It’s widely accepted culinary arithmetic: Potatoes plus oil plus heat equals browned crispness. Think hash browns, French fries, and roasted potatoes. But Spanish cooks make a potato dish that defies standard mathematics; their patatas panaderas (translation: “bakers’ potatoes”) add up to meltingly tender potatoes with nary a hint of browning. (That’s a good thing—I’ll explain.)
It comes together easily: Thin slices of peeled potato are scattered with onions and garlic, bathed in extra-virgin olive oil and sometimes white wine, and then piled into a pan and baked. The oil adds richness without making the dish, well, oily, and the lack of browning means that the earthiness of the potatoes comes through loud and clear.
I peeled and thinly sliced 2½ pounds of Yukon Gold potatoes—their moderately waxy, buttery flesh makes them the closest thing we have to the yellow Monalisa and Álava varieties commonly used for this dish in Spain—and then coated the slices in ¼ cup of extra‑virgin olive oil. I stirred in plenty of salt and pepper, a thinly sliced onion, and some minced garlic and then transferred the mixture to a 13 by 9-inch baking dish that I covered tightly with aluminum foil and slid into a 400-degree oven. After an hour, the potatoes were beautifully tender but a touch dry. Bumping up the oil to ⅓ cup made the dish luxuriously rich and moist.
I was eager to see if a bit of wine would complement the simple seasonings, so I stirred ½ cup of a dry white wine into the next batch. But when I lifted the foil after an hour, the potatoes were too firm. As I looked over the recipes I found in my research, I noticed a correlation: Those with wine called for parcooking the potatoes before adding the wine. After reading some scientific literature on the topic, it all made sense: The problem was the wine—or, more specifically, the acid in the wine, which can hinder the softening of potatoes (for a full explanation, see “Potato Breakdown”).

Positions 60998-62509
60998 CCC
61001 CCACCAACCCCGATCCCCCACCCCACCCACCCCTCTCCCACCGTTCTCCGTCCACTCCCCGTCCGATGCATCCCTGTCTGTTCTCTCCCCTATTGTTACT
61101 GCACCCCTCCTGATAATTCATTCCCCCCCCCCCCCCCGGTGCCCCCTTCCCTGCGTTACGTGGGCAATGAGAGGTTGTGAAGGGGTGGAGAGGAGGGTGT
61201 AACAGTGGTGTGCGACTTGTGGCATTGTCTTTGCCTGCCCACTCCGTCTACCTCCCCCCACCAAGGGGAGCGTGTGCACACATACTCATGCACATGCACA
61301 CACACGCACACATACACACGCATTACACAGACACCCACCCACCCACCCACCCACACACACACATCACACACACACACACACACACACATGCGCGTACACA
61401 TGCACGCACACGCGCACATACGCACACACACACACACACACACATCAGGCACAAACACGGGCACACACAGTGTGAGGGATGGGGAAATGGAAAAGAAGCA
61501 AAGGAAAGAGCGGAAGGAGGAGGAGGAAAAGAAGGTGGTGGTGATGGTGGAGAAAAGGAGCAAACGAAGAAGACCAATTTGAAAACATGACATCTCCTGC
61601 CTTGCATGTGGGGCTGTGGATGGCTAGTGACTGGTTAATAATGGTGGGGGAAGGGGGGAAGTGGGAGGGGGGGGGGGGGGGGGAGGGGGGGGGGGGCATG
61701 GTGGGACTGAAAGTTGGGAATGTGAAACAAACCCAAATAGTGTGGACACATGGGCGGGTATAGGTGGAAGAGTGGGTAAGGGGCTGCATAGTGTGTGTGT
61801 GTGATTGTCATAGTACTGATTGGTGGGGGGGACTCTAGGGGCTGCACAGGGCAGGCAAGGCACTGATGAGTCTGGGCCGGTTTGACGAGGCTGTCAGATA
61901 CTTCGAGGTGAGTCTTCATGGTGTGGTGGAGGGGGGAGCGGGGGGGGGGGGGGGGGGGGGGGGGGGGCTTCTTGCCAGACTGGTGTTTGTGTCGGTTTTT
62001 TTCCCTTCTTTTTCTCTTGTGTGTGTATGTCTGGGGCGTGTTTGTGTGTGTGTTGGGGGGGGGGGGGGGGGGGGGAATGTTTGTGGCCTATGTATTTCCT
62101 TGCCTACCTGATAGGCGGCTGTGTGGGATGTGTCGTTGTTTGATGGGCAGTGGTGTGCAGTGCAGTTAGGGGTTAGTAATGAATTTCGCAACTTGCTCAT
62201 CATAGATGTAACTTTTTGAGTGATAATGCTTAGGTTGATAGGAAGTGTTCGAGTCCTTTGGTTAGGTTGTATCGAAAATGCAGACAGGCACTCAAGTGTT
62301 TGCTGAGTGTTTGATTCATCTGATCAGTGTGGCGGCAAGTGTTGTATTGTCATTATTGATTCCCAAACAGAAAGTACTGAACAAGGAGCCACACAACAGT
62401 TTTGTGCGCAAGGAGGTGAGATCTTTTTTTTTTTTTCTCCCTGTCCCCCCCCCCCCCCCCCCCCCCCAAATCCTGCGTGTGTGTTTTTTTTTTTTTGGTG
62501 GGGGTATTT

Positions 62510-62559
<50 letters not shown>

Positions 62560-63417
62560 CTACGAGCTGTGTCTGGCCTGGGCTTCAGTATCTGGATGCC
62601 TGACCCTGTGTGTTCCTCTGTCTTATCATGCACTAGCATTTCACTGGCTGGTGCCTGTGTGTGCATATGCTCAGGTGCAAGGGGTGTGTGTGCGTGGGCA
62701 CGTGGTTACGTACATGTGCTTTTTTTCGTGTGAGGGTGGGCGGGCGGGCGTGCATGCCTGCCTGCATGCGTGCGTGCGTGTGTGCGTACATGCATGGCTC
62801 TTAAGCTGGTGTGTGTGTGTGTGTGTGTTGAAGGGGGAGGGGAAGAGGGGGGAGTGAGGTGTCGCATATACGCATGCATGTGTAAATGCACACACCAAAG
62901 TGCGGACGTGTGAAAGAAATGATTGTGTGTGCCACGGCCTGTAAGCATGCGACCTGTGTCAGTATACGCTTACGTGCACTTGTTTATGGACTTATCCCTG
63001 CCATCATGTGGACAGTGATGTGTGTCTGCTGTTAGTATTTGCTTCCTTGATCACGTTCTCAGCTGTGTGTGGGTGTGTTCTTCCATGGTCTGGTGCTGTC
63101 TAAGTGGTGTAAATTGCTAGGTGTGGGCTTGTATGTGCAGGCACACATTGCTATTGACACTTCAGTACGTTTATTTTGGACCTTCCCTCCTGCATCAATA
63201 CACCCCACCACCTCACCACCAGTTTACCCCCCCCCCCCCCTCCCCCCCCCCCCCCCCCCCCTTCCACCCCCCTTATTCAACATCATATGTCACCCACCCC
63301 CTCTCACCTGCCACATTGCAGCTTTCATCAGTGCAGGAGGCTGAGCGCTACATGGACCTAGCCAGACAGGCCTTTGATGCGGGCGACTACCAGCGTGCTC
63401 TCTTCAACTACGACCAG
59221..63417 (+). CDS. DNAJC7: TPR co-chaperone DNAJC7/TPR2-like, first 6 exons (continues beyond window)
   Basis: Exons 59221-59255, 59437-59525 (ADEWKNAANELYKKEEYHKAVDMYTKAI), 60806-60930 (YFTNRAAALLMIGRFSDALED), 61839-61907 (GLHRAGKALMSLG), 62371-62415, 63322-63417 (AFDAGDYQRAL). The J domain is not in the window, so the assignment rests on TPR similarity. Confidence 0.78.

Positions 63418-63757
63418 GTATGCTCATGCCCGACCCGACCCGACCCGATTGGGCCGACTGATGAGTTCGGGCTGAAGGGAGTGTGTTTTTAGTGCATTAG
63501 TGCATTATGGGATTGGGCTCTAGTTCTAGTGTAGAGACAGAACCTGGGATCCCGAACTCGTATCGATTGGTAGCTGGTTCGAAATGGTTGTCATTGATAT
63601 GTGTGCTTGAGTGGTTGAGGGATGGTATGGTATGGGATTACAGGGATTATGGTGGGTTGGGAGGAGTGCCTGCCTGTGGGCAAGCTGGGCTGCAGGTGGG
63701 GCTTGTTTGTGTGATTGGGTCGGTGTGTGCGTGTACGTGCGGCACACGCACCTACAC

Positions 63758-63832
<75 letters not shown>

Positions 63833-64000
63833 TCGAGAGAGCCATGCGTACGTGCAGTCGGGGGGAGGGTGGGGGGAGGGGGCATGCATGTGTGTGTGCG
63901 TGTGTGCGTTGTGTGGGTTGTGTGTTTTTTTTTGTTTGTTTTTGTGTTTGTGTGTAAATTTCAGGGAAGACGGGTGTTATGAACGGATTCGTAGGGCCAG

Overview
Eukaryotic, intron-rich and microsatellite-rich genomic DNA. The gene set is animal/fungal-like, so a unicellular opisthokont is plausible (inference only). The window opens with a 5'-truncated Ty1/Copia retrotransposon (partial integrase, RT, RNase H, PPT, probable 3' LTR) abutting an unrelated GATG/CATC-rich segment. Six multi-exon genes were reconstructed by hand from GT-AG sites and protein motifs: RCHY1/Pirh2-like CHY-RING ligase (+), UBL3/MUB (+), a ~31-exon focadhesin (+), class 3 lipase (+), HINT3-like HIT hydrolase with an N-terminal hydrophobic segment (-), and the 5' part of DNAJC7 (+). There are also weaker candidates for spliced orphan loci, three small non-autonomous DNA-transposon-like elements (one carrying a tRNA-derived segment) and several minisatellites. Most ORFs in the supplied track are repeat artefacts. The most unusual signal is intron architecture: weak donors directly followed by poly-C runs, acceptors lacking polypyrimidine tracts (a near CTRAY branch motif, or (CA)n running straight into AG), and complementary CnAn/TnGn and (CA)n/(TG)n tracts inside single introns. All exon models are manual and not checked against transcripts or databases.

I really wanted to keep the wine, and happily, parcooking wouldn’t necessarily mean pulling out a saucepan. Some recipes simply withheld the wine until the potatoes had softened under their foil cover, so I tried that. After 40 minutes, I poured the wine over the tender potatoes and left the dish uncovered for the remaining 20 minutes of cooking so that the alcohol could evaporate a bit, leaving the wine’s faint sweet‑tart flavor behind.
Unfortunately, these potatoes had a leathery brown top that interfered with the lush-and‑tender‑throughout effect I was going for. To allow the excess moisture to evaporate while discouraging browning, I loosely covered the dish but left the sides open so that the vapor could escape. I also lowered the oven temperature to a more moderate 350 degrees. These changes summed up to a winning version of patatas panaderas: blond all over, velvety, and full of flavor.